I also received Van Diemen At 17 as an ARC, and while it is not the normal genre of book I typically choose to read, I was anticipating it for a few sI also received Van Diemen At 17 as an ARC, and while it is not the normal genre of book I typically choose to read, I was anticipating it for a few self-indulgent reasons. Like Kara, I was a teen in the 80's who spent a little more time than normal feeling as if I was on the outside looking in. I also often thought that escaping away (in Kara's case via a foreign exchange student program) could potentially alter my entire existence for the better.
I feel that this novel had a lot of potential, but somehow just slightly missed it's mark. How many of us as teens felt like it was "us against them" and that nobody understood us, only to learn that it was truly "us against ourselves" and that we were the ones most not in tune with who were really were (or wanted to be). We have all heard "you are your own worst enemy" and I walked away from this book feeling as that is all that Kara ended up learning. Had she learned it in the first chapter, maybe her time in Australia could have been more of a learning/growing experience for her that would have captivated me more.
I felt that the author did a disservice to Kara's character by not even allowing the reader in. I wanted to feel compassionate towards Kara's plight, but quite frankly with no sort of development or background into who she was prior to arriving in Tasmania, it left me not really ever connecting with the character, and I felt sad about that. I wanted to feel for Kara.
I think that much more time could have (should have) been spent setting up the connection to Australia, and to the 80's. What is the point in indicating the setting if you never establish that in the context of the book. The two main components that made me excited to read it seem to me to be left on the rough draft, and never made it to the final copy. At times even the dialog between characters seemed to be out of element. Kara tended to sound much more than her 17 years, and not so much as " a girl wise beyond her years" but rather as a completely different character than the 17 year she was supposed to be.
As a previous reviewer mentioned that sequels to the book will follow, I would have to say that I could potentially give Kara another go, but I feel that the author would need to spend a little more time on character and setting developments in order to get me to want to invest my time.
As a side note, my ARC also did have quite a few typos throughout the entire text....more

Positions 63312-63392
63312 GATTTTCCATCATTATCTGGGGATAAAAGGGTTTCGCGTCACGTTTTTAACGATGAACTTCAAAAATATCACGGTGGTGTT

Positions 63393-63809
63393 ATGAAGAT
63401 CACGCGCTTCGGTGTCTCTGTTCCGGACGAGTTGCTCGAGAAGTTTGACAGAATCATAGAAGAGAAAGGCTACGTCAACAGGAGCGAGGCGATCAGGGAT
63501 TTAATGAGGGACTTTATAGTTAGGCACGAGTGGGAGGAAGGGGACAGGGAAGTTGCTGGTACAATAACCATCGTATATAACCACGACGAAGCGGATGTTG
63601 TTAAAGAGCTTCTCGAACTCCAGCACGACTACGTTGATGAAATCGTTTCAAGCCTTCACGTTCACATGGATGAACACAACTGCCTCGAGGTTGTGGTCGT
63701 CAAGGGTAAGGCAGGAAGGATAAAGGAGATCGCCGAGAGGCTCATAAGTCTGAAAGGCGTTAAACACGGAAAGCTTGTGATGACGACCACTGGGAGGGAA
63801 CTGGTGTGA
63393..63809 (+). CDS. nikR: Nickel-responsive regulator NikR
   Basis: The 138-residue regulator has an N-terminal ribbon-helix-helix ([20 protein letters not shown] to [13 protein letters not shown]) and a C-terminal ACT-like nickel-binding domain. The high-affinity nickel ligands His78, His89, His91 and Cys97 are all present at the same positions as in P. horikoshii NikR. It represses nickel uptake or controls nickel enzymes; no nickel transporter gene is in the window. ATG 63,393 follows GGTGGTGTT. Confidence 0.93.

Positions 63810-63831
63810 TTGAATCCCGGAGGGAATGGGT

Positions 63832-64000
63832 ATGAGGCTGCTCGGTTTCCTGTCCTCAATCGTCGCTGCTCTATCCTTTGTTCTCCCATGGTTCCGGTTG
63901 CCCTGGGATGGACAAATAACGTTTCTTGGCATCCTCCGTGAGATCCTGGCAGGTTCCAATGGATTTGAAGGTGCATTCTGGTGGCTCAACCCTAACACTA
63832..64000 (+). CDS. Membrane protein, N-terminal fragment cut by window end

I rilly rilly for seriously wanted to give this book like more stars, but because I am being totally neggy about the voice in which I had to read theI rilly rilly for seriously wanted to give this book like more stars, but because I am being totally neggy about the voice in which I had to read the book, it gets 2.5 stars.
This book has such an interesting (albeit depressing) concept when you get right down to it....and that in itself lends to why I would recommend this book to any fans of Dystopic YA. However, you need to be able to overlook some rilly rilly silly futurespeak....more
One, two....skip a few....cut to the end. That's sort of how I felt the chapters in this installment could have gone. I think that this could have beenOne, two....skip a few....cut to the end. That's sort of how I felt the chapters in this installment could have gone. I think that this could have been just a few chapters added on to the next book in the series. Truthfully. I really liked Wither, and was seriously looking forward to this book (yes, even with all the 4chan BS that went down). So, it saddens me to say that I was let down by this follow up. To label this series "dystopian" is a bit of a stretch....I would say it is more akin to being a bleak romance novel (which I normally do not partake in). But since almost every other book coming out these days lends itself to a "dystopian" plot line to maximize it's YA readership, I can sort-of see the forced union. Anyways, it took me longer than normal to finish the book, simply because of it's crawling pace. You say Rhine and Gabriel are "on the run"...nope, doesn't feel like it to me...felt more like a Sunday stroll, maybe. Throw in a few random/unnecessary/uncaptivating characters, forget that the story line revolves around Rhine actually trying to find Rowan, and call it "Fever". Thing(s) I liked: Silas. Is it wrong that I feel more of a spark in the few pages of interactions between Rhine and Silas than I feel between her and Gabriel? Oh well, I doubt that goes anywhere, but I can imagine. This book also propelled my serious like/love of Linden, as wierd as that may be. Just saying. ...more